In June 2012, Richard and Lorinda Nease filed a FOIA request asking for copies of a city ordinance, minutes of meetings concerning the ordinance and complaints to the city about storm drainage, according to court documents on file in Kanawha Circuit Court. Continue>>>

March 2, 2014 4:44 AM

The charge that South Burlington failed to publicly announce a gathering of a quorum of city councilors underscores the need for public officials to be far more aware of appearances.

The open meeting controversy brewing in the City Council also offers a cautionary tale for local politicians who must operate in a hyper-partisan environment.

Three city councilors — Pam McKenzie, Chris Shaw, and Pat Nowak — have been accused of violating the state’s open meetings law by attending the launch party for South Burlington’s Energy Committee. Continue>>>

March 2, 2014 3:33 AM

Two Ohio Supreme Court decisions denying attorney fees to a woman who fought the city of South Euclid for public records represent major setbacks to the cause of open government in Ohio, according to the Ohio Newspaper Association.

“This is an egregious case,” said Dennis Hetzel, executive director of the ONA. “The city stonewalled the citizen requesting the information for months, and she even had to get an accountant to show that records the city claimed it didn’t have really existed.”

The court ruled on Feb. 18 in two separate cases brought by Emilie DeFranco against South Euclid that while she was entitled to damages up to a maximum of $1,000 because of the city’s unresponsiveness, state statutes meant she wasn’t entitled to recover legal fees. Continue>>>

March 2, 2014 2:22 AM

Chances are a new initiative by Lt. Gov. Sheila Simon won’t make tax time any easier, but it will be more interesting. Starting now, those who file state taxes online will have the chance to see where those tax dollars are going. A receipt will break down how much money is going to which state programs.

Concerned about public safety? You’ll find about $41.07 of every $1,000 in taxes goes toward that purpose. From pensions ($145.02) to schools ($237.44) and beyond, expenditures are detailed in both a chart and table.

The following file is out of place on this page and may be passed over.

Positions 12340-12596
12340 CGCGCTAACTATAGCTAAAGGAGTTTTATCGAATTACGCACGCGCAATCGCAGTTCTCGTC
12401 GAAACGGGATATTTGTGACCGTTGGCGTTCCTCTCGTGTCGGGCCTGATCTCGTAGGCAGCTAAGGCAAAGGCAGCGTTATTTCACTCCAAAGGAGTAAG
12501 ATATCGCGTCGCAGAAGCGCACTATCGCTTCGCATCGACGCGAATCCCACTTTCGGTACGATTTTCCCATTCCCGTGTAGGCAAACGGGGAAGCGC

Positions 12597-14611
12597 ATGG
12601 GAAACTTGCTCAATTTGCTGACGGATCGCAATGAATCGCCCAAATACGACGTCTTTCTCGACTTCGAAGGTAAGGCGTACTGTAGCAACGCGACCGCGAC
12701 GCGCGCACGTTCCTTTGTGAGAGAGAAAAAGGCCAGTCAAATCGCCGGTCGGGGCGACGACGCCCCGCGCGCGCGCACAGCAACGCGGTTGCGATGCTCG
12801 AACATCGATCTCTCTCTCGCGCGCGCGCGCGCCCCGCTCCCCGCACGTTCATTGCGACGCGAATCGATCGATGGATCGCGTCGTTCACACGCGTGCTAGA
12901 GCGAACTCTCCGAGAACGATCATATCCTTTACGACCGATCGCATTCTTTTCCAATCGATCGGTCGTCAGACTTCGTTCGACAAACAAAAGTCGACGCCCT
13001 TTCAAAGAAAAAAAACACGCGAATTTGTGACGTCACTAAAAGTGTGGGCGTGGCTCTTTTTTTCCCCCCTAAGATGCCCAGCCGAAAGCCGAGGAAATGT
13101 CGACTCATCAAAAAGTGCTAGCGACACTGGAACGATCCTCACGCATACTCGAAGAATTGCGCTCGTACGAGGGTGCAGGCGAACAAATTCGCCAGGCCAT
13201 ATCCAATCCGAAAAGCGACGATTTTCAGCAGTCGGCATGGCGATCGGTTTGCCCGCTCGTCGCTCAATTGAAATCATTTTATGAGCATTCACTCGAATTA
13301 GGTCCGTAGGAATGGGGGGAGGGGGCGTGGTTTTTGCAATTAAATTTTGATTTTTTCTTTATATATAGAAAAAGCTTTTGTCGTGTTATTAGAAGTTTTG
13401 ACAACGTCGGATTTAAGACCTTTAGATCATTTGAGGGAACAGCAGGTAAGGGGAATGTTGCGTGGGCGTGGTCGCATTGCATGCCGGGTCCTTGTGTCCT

“This is about transparency, openness and accountability,” Simon said. “If you receive a receipt for a $5 purchase at a gas station, you should be able to get one for your income taxes. The people of Illinois deserve to know where there money is going and how it’s being spent.” Continue>>>

March 2, 2014 1:11 AM

What’s Sunshine Week, you ask?

The journalism associations behind the mid-March event describe Sunshine Week as “a national initiative to promote a dialogue about the importance of open government and freedom of information.” Sunshine is shorthand for the open-meetings and open-records laws that guarantee a governing body is operating in the open.

Last week the Alabama Senate did its part, passing a strengthened version of the state’s Open Meetings Act. Why was it necessary? Because in recent rulings the state Supreme Court weakened the act in key provisions. The bill would reinstate provisions that (a.) make sure open-meeting rules apply to the Legislature, (b.) allow residents to sue governments for violations of the law, and (c.) deny a few members of elected bodies to meet secretly to discuss the public’s business, a technique known as “serial meetings.”

A news release from the Alabama Press Association singled out sponsor Sen. Cam Ward, R-Alabaster, and Sen. Del Marsh, R-Anniston, “for their leadership in getting this through the Senate.” Continue>>>

March 1, 2014 4:44 AM

The Saratoga Springs Housing Authority may have hit on a novel way to get back at its critics — a hit in their wallets.

John Kaufmann, one of the housing authority’s most persistent critics, was recently hit with a bill for $394.25, after the SSHA responded voluminously to what he thought was a reasonable Freedom of Information Law request for documents.

Kaufmann, who began dogging the authority after questions arose in 2011 about the handling of a bedbug infestation, wanted copies of contracts for the authority’s legal and auditing services. As a citizen, he’s entitled to them, just like you and I are.

Kaufmann filed a FOIL request last September; the authority didn’t get back to him until February, and did so with enough loose material for two Russian novels or maybe three campaign-specific Civil War histories — a total of 1,577 pages. Along with them came a bill for $394.25, based on 40-year-old state law allowing the authority to charge 25 cents per copied page for FOIL requests. Continue>>>

March 1, 2014 3:33 AM

In recent years, the central government in the UK has been involved in pushing an open data agenda, not only on its home turf, but also globally through the Open Government Partnership of which it was one of the eight founding members. The idea is to create governments that are more open, accessible and accountable by giving the public access to a vast array of datasets that are downloadable and reusable.

The UK has had varying degrees of success with this at a central government level – it is working to fulfil its commitments and has released thousands of datasets, which can be found at, but has also been struggling with unleashing information from complex legacy systems.

However, in the pipeline there are plans to create a National Information Infrastructure, which will ultimately contain all public data in a way that can be accessed by anyone, in real time. Recent efforts have also been championed by inventor of the World Wide Web, Sir Tim Berners-Lee, who heads up the government’s Open Data Institute – which aims to nurture innovative data driven start-ups and support organisations in working effectively with open data. Continue>>>